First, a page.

Paul wrote in Philippians 4:13: “I am able to do all things through Him who strengthens me.” Throughout my life, these words have taken on different meanings. In high school, I had that verse in my football locker, reminding me to knock my opponent on his rear—because he may be huge, but I can do all things through Christ who strengthens me.
In college, that verse would come to mind when I’d enter a class and see everyone frantically pouring over their notes. Oh no. A test. But hey, good news! I can do all things through Christ who strengthens me.
The weird thing is that there was a good chance my football opponent was doing all things through Christ who was strengthening him (hopefully, Christ was strengthening me more than him at that moment). And more times than not, those “forgotten” tests don’t reflect the power of Christ in your life—you can bear fruit while still making a D.
How about a question for Paul: If you can do all things through Christ who strengthens you, then why is your life characterized by hardship, persecution, and suffering more than anything else?
The question makes perfect sense whether you’re talking about the test you just flunked or about the trials of Paul’s life. Here’s the spoiler: Tough circumstances don’t point to your ability to do all things through Christ who strengthens you. Instead, they point to all the things that neither you nor Paul can do. Paul couldn’t free himself from his Roman jail. He couldn’t control the outcome of his trial. He couldn’t stop his inevitable execution. But then again, Paul wasn’t interested in doing those things. He was interested in being content; that’s specifically what he could do through Christ’s strength.
The word “content” can also be translated “satisfied” or “self-sufficient.” It describes the person who has discovered personal resources that are more than adequate for any situation that might arise.
To the philosophers, “content” refers to that independent spirit and free outlook on life that characterizes the wise and self-controlled person. This is the person who doesn’t need the flat screen TV because he already has the 12-inch. It’s the person who doesn’t need to go out for dinner because he has rice in the fridge. She’s the one who doesn’t need a Saturday shopping trip because the jeans at home still fit. And even further, this is the person who, even though he’s sitting in a jail cell, doesn’t need anything to feel better, because he’s focused on what God’s up to.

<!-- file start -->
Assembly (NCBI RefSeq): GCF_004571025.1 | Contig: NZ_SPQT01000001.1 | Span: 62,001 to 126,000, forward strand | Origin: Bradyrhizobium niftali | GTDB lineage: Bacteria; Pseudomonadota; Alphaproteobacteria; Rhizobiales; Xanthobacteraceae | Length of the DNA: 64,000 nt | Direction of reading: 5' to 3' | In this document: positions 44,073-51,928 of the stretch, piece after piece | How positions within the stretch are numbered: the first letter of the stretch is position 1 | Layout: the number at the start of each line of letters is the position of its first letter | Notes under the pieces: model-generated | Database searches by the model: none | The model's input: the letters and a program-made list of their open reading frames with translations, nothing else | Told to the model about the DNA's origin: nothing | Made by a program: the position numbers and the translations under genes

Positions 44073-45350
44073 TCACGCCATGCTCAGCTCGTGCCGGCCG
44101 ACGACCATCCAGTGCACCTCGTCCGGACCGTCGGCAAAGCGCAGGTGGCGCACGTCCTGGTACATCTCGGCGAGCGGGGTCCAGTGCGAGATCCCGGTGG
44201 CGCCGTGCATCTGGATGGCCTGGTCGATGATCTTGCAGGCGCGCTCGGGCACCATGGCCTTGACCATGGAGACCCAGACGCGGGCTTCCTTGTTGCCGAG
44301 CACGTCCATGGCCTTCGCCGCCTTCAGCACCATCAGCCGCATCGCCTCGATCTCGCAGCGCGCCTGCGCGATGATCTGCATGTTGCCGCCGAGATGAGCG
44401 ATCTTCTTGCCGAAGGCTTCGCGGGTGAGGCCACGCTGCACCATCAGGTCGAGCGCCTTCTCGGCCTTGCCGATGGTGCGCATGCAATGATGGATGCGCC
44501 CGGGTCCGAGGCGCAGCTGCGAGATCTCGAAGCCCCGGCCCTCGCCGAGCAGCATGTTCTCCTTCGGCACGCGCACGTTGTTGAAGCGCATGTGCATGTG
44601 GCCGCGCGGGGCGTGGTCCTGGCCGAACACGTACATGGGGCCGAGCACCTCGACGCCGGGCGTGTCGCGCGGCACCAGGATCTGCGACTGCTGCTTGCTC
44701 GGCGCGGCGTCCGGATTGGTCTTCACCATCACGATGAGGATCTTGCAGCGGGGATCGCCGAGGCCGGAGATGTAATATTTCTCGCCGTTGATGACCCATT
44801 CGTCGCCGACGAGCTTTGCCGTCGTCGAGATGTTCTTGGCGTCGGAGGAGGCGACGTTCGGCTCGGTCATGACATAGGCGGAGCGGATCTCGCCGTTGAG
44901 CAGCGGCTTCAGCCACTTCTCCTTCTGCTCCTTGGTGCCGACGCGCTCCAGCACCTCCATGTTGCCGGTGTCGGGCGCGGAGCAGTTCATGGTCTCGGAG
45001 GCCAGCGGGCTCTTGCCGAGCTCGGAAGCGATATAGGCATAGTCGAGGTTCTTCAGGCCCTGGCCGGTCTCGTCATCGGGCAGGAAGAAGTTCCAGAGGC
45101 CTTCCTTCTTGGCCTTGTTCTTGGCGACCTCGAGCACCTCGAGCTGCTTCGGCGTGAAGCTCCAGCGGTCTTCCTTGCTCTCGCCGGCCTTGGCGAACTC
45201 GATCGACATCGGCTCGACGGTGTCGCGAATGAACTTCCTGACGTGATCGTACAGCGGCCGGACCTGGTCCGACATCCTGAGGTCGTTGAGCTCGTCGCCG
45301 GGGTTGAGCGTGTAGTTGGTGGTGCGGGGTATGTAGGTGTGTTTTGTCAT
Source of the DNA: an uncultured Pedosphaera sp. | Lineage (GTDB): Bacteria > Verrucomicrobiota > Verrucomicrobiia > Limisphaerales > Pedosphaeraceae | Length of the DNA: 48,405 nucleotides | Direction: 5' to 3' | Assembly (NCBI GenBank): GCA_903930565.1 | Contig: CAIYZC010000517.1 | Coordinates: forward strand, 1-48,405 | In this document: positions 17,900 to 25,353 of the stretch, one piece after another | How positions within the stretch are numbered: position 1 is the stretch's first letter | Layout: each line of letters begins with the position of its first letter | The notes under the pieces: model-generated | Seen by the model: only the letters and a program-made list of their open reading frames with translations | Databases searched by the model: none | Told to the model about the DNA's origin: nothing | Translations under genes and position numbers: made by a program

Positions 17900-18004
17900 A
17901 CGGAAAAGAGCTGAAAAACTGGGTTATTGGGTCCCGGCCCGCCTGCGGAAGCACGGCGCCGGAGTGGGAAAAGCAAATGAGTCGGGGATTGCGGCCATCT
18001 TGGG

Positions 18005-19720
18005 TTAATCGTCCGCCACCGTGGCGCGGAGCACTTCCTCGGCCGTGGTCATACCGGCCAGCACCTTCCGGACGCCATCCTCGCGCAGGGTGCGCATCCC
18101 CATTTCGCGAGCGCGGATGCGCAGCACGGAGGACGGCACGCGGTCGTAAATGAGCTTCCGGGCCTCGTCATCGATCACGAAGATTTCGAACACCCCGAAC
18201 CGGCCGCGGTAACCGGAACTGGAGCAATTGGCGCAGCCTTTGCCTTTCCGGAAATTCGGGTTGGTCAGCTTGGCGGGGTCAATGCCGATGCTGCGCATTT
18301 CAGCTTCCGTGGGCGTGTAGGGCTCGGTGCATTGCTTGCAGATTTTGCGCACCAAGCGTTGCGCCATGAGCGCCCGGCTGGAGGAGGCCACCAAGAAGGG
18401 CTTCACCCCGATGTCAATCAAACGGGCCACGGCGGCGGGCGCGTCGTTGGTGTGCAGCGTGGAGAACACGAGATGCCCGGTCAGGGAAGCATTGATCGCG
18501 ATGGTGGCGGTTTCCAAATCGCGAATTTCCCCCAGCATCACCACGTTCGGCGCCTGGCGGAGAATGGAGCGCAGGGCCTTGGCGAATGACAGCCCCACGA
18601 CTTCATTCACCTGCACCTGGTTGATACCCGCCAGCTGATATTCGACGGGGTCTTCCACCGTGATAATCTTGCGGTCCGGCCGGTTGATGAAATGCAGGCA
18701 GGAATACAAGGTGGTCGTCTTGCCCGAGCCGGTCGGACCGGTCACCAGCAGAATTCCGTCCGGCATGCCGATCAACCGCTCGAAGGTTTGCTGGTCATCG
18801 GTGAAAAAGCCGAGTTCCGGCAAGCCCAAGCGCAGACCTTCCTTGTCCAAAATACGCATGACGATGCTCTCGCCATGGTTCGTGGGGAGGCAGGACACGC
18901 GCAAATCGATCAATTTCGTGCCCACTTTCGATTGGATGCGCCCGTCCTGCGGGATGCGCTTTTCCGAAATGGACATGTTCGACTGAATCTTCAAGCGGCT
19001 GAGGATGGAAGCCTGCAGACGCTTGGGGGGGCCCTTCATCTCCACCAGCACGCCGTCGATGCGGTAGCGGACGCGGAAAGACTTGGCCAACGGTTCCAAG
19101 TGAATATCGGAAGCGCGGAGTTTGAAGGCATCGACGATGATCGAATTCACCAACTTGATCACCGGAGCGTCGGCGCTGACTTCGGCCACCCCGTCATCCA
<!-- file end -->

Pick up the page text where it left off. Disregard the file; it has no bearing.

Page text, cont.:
That’s a far stretch for us. But it’s not an attitude Paul was born with. He said he “learned” the secret of being content. The tense for “learned” is constative, implying Paul’s whole experience up to the present was a school of experience where he learned contentment. He goes on to say that he learned the “secret” of contentment. The verb used for “learn the secret” was borrowed from some other religious practices of the time, the so-called “mystery religions.” In that belief system, knowledge was very highly regarded, and a person was metaphorically initiated through an arduous process into the greater mysteries of the belief. Paul had this initiation process in mind. He used that verb in the present tense, indicating a continuing process. Paul said he learned the secret of being content, but the process by which he learned that secret was a long series of lessons—some difficult and some easy.
The difficult news is the nature of that “learning” school. It’s a hard school. And it’s a long school. Paul said his lessons included being well-fed and hungry, being brought low and being lifted high. And though I know all of those are important lessons, the moments of hunger and being brought low are the moments when you really learn. It’s easy to be content when you’re rich and proud. It’s difficult to be content when you’re poor and seemingly unimportant.
Unfortunately, when we’re poor, hungry, and unimportant, we want relief from our circumstances. We’re too wound up to listen, appreciate, or learn the lessons of contentment. And that’s precisely why we need Christ to strengthen us—not to triumph circumstantially, but to understand that when you have Jesus, you have plenty.